Wednesday, November 21, 2007


you feel grateful for the most simple of things, like your child's empty dinner plate.

Until recently I would never have described Ella as a fussy eater. She has her preferences - separated food items rather than stew type meals. She loves pasta of all types with everything from simple oil, bacon and parsley to carbonara. She doesn't, however, like cooked vegetables apart from steamed kipfler potatoes (no other kind will do). She adores all vegies, but will only eat them raw. She loves olives, proscuitto, mozzarella but doesn't like boiled, scrambled or fried eggs.

Recently though, she hasn't wanted to eat any meat. She doesn't want bacon in anything, she may eat a burger on the bbq in the context of a lovely outdoor family dinner, but otherwise no. A couple of weeks ago she plainly said she didn't want to eat meat. In and of itself that doesn't actually bother me so much as we aren't huge meat eaters in our house, but I find that it's harder to cater for vegetarian meals with children than adults. For us I compensate with stronger flavourings but she doesn't necessarily enjoy them all. I've been soaking more lentils of all kinds but again, when accompanying vegies have to be raw, it can get tricky.

Last night I was not at my finest. After a long very hot day I had made risotto, very plain with stock (I did sneak in some bacon, but come on otherwise it has no flavour) and a few cooked peas for her sister which I fished out and replaced with raw ones for her. As I hope we've all done from time to time I lost it when she wouldn't eat her dinner and kept going on about dessert. Much yelling, unfortunately on both sides and probably within earshot of the neighbours, ensued.

We both calmed down and as usually happens, we discussed what happened during bathtime. We talked a lot about what she does like to eat which included nuggets, plain pasta, fresh peas and carrots. We agreed that one night she could choose what she wanted and the next we'd look together at recipes and try a little harder to have something different.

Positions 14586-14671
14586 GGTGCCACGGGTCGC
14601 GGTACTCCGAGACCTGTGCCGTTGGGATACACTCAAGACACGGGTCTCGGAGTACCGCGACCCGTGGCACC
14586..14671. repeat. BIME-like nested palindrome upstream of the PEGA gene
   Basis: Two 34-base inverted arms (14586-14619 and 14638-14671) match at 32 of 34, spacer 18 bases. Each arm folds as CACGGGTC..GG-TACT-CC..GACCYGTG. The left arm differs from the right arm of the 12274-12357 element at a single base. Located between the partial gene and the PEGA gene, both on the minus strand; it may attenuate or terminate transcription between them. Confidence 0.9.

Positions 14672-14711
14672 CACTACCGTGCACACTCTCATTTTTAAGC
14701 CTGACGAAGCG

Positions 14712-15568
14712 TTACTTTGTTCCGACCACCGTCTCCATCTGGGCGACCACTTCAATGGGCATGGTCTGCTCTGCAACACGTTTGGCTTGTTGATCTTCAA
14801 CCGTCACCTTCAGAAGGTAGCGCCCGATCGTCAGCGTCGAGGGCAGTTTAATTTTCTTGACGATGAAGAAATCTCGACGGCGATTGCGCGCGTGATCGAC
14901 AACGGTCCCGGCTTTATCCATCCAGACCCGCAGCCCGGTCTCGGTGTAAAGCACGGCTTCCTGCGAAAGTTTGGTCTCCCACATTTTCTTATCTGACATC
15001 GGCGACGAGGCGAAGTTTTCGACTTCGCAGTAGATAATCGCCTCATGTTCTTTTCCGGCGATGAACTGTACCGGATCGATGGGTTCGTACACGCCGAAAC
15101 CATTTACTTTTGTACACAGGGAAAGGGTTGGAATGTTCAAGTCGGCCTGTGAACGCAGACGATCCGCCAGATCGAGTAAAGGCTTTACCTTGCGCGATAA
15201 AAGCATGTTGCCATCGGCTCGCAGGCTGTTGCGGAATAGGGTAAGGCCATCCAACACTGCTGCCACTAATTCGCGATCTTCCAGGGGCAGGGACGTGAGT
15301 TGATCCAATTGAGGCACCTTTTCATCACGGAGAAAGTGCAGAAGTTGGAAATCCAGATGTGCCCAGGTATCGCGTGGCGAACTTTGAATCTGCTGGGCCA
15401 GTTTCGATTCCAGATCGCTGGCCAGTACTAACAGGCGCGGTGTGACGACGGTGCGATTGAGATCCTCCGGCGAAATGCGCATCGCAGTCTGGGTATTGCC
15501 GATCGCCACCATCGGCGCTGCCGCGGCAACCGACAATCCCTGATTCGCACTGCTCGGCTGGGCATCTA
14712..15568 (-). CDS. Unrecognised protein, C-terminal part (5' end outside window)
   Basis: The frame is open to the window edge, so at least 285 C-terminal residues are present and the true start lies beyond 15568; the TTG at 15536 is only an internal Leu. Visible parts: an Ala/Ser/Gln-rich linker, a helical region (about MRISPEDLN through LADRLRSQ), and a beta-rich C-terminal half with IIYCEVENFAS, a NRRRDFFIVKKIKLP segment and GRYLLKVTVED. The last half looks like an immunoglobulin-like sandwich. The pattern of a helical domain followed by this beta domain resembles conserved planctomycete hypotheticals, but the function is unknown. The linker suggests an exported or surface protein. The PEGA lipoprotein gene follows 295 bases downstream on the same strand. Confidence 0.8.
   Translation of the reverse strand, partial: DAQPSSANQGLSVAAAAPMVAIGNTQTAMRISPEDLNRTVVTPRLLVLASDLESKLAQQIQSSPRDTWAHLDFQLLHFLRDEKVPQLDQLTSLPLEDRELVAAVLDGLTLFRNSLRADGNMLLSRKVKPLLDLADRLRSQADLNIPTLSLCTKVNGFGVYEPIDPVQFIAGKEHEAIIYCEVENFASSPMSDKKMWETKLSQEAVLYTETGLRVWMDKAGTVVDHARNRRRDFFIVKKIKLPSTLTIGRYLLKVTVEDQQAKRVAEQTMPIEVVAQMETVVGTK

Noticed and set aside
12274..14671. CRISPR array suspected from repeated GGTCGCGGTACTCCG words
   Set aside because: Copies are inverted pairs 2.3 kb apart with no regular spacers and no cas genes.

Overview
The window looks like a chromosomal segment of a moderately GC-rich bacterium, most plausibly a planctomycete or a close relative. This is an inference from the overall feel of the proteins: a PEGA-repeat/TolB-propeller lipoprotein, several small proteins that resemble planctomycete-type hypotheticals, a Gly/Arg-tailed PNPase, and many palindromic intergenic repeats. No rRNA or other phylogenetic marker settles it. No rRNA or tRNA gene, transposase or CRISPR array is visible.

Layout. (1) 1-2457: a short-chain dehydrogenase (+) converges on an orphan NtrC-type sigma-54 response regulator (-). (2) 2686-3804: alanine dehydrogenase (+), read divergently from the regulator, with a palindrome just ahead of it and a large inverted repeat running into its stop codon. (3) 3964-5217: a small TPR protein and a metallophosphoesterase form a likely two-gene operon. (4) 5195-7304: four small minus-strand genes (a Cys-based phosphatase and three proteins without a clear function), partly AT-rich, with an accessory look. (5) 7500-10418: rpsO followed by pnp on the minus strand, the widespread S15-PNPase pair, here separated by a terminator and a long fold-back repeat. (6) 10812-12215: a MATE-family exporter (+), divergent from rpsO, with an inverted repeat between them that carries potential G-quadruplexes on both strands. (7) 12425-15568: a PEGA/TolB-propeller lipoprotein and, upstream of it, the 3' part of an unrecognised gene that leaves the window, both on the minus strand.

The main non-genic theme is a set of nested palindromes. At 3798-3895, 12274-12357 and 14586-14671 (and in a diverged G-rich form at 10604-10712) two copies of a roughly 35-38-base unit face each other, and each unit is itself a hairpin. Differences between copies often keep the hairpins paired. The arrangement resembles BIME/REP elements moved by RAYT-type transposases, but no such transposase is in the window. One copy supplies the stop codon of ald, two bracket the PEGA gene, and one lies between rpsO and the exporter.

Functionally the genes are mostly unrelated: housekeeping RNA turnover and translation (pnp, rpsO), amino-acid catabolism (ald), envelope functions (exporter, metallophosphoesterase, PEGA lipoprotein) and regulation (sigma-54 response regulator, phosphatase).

Tonight we had homemade chicken nuggets, plain pasta, green beans, peas and carrots followed by strawberries and cream. The interesting thing is that when she was helping me crumb the nuggets I referred to them as chicken and she said "not chicken mum, nuggets". I wonder if I've been the master of my own downfall. A while ago she asked me where chicken (that we eat) came from and the discussion subsequently extended to all meat types. I hesitated, but answered truthfully for I didn't see a reason to fudge. I now wonder if this isn't where it all started.

For now I'm going to try the balance between what I know she enjoys eating and isn't honestly bad for her and trying to again coax more into her diet. The other thing she loves is calamari, but heaven forbid anyone should tell her it's actually from the fish family! No-one wants a difficult dinnertime and most of us would do anything to avoid it, such a stressful time of day. In the end though, reflecting last night, why isn't she able to be "fussy" or "selective" about her diet as we all are from time to time, why do I completely inflict on her my selections. Don't get me wrong, I don't ever believe in cooking multiple meals for a fussy eaters, that's above and beyond in my mind, but we all want a simple and happy life.


Pina said...

I can't help myself but I really like reading your blog. It seems to me that your words have such a soothing effect on me, no matter what you write about. Thanks for sharing! :)

Lindsay said...

I really enjoy your blog too and can completely relate to your eating post. I say you've got to do what works! Food is such an issue now and I think as parents we are under so much more pressure than any other generation before us to 'do the right thing'. My daughter has always been difficult with food and it used to really stress me out, but I'm more relaxed now and (I try) instead of thinking 'she ate no veggies today' to think 'she really loves her fruit'!